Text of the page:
Treasury Management Internation Logo
Published  3 MIN READ
Please note: this article is over 8 years old. If you feel this article is inaccurate or contains errors get in touch here. Many thanks, TMI

Treasury Technology: Out with the Old, in with the New Generation

by Jiro Okochi, Reval CEO & Co-founder

This year opened with some impactful consolidation among TMS vendors, causing market observers to take notice once again of what technological change means and why it matters. Most are left wondering about which vendors are truly equipped to provide the kind of nimble, enabling technology needed for collaborating and innovating across the global enterprise, and which cannot or will not commit to treasury’s changing needs. Vendors that can’t convert to cloud-based SaaS technology or keep up with the increasingly sophisticated needs of treasury, will have a tough time remaining independent. Legacy technology, which cannot provide treasurers, CFOs and CIOs with a sustainable, intelligent, and collaborative infrastructure to support corporate performance objectives, will go the way of the dinosaurs.

While treasury has been steadily evolving, converging forces are now catapulting disruptive change upon this function’s status quo. There are several forces at play that are transforming treasury requirements and the technology necessary to address them. Chief among these forces are the effects of globalisation on the organisation, the burgeoning realisation that all things can and should be seen as risk, and the need for technology that leap-frogs over the limitations that old technology imposes.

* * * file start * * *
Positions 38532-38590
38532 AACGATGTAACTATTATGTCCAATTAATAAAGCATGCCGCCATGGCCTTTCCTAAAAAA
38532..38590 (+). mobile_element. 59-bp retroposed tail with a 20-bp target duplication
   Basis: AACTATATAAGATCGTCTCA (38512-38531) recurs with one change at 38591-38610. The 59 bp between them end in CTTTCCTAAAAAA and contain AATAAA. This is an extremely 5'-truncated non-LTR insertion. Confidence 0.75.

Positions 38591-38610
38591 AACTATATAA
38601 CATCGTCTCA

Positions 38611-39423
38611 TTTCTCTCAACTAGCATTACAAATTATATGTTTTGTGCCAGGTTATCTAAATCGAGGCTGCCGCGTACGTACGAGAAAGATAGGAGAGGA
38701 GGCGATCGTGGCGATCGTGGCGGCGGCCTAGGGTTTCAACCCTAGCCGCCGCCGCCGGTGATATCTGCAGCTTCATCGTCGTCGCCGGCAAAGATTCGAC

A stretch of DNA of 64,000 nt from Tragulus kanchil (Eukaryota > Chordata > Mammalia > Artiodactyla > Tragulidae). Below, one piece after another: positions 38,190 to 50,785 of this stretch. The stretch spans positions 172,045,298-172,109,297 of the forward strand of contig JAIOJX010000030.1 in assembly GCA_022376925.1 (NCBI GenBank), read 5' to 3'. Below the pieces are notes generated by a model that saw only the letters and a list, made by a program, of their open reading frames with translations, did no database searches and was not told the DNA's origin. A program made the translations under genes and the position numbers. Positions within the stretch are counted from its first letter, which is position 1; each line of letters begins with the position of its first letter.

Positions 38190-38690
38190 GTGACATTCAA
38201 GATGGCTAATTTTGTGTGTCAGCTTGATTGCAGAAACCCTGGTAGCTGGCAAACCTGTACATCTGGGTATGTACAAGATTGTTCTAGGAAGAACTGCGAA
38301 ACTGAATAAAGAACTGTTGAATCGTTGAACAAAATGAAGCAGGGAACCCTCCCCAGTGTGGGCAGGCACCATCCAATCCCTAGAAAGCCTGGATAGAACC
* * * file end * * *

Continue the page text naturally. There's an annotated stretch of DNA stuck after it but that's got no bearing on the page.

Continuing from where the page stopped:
As companies continue to expand their global footprint into markets riddled with risk, treasurers are expected to provide strategic guidance in financial performance and risk management. To be successful, they need to be aware and understand the effects of changing domestic and international regulations on cash and hedging activities, and they need the intelligence necessary to articulate their strategies to executive management and the board. This requires that they have global visibility into all risks from operational to financial – across cash, counterparties, debt and derivatives. It also requires a collaborative and interconnected workflow across the enterprise, regardless of function, location or time zone.

One McKinsey report, Five steps to a more effective global treasury, explains that, “The pace of growth and regulation has left too many [treasurers] lagging behind on even core activities in their home markets: cash management, banking, debt and funding, investments, and risk management for currencies and interest rates. Such shortcomings are only magnified as companies expand into emerging markets, where even world-class treasury departments struggle to navigate varied banking protocols and diverse languages and customs—and often lack an operating model and infrastructure to connect their activities, portfolios, and risks.”